Although balance is often discussed in our modern life in terms of diet and exercise, sometimes I think we forget about one absolutely vital element that costs nothing, but yet is often difficult to source; rest and proper sleep. The effects of not sleeping properly are many and varied and none of them are positive.
How many times have you heard someone say, “I’m a night owl” ? (You might even consider yourself to be one). The simple fact is though, we are not possums, we are human! We are not nocturnal creatures which means that actually, our whole physiology thrives when we go to bed reasonably early and wake as the sun rises. No doubt this is why we begin to feel so much better when we go on a camping trip for a few days. Less artificial light, limited (if any) technological distractions and usually nothing pressing to do but organise meals, relax, exercise and talk to each other.
I’m no Paleo (or any type of food fadder), but it does strike me as far more relevant than avoiding fruit, that if Paleo man was as healthy as we imagine he was, perhaps it was also due to the fact that his day was spent on the move, expending energy simply to find calories. He would have been focussed on the task at hand rather than wasting time and energy over-thinking. After a day spent hunting, he probably ate a meal with his family/tribe (or had no choice but to fast), went to bed early and then woke at dawn to repeat the process. Of course he experienced stress, but it was probably a lot more in the moment than ours tends to be these days.
It’s also the case that the majority of us are drained when we go to bed because we feel the need to rest our heads, not our physical bodies. Apart from the fact that we all take on too much and lean towards a perfectionist mentality, most modern career-type jobs are mentally draining but tend to involve sitting for long periods of time. This means that when we get home, particularly if there are family obligations, there may be no proper down time. Consequently, we can end up going to bed with a head full of thoughts, dream all night, toss and turn and then wake up feeling foggy and exhausted.
In yogic health philosophy, we might suggest avoiding things that have rajasic qualities, for example, those things that are over-stimulating and instill a sense of restlessness or false energy (feeling wired for example).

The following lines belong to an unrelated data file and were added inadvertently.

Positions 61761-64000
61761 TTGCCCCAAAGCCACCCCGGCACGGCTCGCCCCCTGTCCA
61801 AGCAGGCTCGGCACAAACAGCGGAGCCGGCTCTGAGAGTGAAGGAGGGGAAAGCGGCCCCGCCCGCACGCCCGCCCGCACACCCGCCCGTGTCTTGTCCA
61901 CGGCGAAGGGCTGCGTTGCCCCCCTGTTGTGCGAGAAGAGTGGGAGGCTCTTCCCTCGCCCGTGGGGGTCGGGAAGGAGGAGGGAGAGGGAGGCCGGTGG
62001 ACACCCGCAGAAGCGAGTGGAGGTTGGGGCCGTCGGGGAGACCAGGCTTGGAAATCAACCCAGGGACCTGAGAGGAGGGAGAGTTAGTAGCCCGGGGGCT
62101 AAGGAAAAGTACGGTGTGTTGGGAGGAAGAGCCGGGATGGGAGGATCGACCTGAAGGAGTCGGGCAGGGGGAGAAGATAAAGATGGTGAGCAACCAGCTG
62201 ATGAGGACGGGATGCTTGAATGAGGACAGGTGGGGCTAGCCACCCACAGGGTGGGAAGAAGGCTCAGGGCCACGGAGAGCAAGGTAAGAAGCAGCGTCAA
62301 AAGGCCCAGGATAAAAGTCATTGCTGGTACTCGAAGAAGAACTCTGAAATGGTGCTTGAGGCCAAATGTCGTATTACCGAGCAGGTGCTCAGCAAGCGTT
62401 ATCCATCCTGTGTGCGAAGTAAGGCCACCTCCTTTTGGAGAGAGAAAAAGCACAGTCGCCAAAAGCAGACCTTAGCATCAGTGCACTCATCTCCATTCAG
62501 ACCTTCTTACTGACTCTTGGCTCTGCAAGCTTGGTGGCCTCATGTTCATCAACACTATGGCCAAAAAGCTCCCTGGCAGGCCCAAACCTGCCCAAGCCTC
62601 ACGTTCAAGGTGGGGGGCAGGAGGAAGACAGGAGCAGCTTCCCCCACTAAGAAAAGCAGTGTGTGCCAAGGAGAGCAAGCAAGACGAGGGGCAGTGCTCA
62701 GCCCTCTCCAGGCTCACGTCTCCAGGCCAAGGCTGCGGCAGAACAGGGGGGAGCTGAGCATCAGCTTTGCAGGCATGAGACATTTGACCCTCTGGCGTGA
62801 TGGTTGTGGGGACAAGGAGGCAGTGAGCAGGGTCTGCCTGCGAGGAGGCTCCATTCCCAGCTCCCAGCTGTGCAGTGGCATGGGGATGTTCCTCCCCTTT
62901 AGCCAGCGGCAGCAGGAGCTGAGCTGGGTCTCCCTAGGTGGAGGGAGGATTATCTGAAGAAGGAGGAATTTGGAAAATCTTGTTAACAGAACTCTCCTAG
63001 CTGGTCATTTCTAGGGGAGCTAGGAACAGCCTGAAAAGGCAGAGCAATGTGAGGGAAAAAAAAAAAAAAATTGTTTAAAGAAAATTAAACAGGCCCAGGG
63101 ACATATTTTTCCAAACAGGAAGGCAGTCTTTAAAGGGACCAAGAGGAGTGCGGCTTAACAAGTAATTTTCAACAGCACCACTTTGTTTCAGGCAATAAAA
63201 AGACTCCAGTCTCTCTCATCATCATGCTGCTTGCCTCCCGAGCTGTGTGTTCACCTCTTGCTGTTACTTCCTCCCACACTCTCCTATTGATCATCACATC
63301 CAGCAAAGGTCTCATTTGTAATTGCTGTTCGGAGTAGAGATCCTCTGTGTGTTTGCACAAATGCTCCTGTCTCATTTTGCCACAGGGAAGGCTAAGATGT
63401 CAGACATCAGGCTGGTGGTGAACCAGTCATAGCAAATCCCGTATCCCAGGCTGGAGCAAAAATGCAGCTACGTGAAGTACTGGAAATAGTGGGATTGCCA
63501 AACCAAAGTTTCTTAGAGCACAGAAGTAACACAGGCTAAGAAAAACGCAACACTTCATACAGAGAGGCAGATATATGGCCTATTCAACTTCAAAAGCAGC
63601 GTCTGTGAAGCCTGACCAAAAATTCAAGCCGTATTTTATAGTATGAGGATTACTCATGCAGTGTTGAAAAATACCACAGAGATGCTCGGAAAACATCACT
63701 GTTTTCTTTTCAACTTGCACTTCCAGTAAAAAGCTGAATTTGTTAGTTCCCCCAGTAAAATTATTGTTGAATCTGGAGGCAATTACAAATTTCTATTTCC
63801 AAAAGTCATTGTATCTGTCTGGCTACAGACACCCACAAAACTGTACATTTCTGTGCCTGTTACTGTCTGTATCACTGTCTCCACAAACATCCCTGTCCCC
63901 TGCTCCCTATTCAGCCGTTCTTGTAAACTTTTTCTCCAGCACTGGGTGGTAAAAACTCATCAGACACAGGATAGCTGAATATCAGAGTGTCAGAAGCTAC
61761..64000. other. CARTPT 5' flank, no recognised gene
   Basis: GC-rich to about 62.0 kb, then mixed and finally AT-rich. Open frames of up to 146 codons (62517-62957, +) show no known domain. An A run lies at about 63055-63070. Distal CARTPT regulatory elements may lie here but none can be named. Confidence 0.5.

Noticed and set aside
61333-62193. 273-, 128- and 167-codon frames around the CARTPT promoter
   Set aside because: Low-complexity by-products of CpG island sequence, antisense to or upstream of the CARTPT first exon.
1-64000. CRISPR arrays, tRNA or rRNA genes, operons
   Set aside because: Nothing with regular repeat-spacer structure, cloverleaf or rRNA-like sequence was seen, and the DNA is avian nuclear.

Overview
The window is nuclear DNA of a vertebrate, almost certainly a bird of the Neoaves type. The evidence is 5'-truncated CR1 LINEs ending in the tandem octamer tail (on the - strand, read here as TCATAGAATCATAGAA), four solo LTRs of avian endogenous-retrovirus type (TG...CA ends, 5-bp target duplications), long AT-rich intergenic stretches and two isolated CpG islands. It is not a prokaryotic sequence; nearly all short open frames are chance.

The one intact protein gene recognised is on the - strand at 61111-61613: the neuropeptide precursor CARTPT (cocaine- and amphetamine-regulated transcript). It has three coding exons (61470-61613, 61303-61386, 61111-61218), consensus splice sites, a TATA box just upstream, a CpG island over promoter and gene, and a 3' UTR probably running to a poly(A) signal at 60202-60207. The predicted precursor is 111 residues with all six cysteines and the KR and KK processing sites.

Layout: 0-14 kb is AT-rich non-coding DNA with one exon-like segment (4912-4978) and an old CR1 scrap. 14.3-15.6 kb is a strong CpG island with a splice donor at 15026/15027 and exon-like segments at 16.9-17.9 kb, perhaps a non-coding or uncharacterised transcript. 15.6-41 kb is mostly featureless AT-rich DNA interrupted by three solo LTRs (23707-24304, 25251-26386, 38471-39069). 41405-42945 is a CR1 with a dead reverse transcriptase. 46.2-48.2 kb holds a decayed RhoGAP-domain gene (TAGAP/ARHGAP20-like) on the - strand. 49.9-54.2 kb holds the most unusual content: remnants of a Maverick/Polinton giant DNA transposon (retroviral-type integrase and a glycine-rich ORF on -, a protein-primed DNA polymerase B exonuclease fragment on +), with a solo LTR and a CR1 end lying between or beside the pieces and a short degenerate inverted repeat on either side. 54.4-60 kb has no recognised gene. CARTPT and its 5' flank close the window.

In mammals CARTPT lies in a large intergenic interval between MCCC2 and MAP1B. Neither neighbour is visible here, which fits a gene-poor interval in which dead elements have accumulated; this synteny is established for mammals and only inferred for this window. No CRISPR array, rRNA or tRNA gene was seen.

Exercise, diet and sufficient rest/sleep are the most important factors when it comes to managing hormone levels and gut health (all connected) so if your sleep pattern or your teen/tweenager’s sleep patterns is out of wack, symptoms that can seem unrelated might begin to manifest.
Here are a few things you might like to try to help reset your body clock:
- When you find it difficult to sleep, don’t get up, but let go of trying to get to sleep (which makes you feel more stressed). Get into in a comfortable position – even child’s pose for a while – and observe your breathing. Focus on softening all your muscles particularly around the abdomen. Watch your thoughts but don’t get involved. Allow your mind and body to rest.
- Try this variation of a yogic pranyama exercise; visualise breathing in through your left nostril and out through your right. It’s like a circle. Try not to get caught up in whether or not this is actually happening, just maintain your focus on the pattern.
- Switch your phone and all technology off by 8.30pm at the latest. The light in your phone and your computer tricks your brain chemistry into believing it’s morning which screws with your serotonin/melatonin production. This can set off a chain reaction of chemical activity that may lead to a more serious hormonal imbalance.
- Avoid stimulating foods such as hot, spicy, garlicky or oniony food, particularly late at night.
- Try not to drink coffee or tea in the afternoon.
- Avoid heavy food – lots of meat/protein/heavy carbs – or big meals late at night.
- Avoid intense exercise at night. We wake with cortisol which exists to help us manage stress. It depletes during the day and in the evening we are often left with adrenaline (which is why we sometimes feel more emotional in the evening). A walk or yoga is better than boot camp or spin class.
- Try not to pick a fight in the evening….(see above..!)
- Tension is exhausting. Observe yourself during the day and be mindful of when it creeps in. Relax when you can. During a yoga class for example, relax and let go of the idea of having to “achieve”. The physical practice is a dynamic meditation that should create internal energy and induce calm. Nobody should be collapsing in a heap at the end of the class, depleted, having waited that long to chill!
- Dim the lights in your house after dinner. Have a warm bath. Take a magnesium tablet after dinner to help relax your muscles. Create a routine in the evening that’s based on winding down and avoid going to bed too late and laying in too long on the weekend.
Yep, I have an almost teen and know how difficult it can be to say no and fight the fight when it comes to switching all the gadgets off at night, particularly when there’s the homework excuse, but it’s worth it. Some children have so completely stuffed their sleep pattern they are having to go to sleep clinics for a few weeks for a reset (where they also go cold turkey on the technology),
All in all, in order to feel better, think diet, exercise AND proper rest; let’s not confuse adrenaline and feeling wired with energy.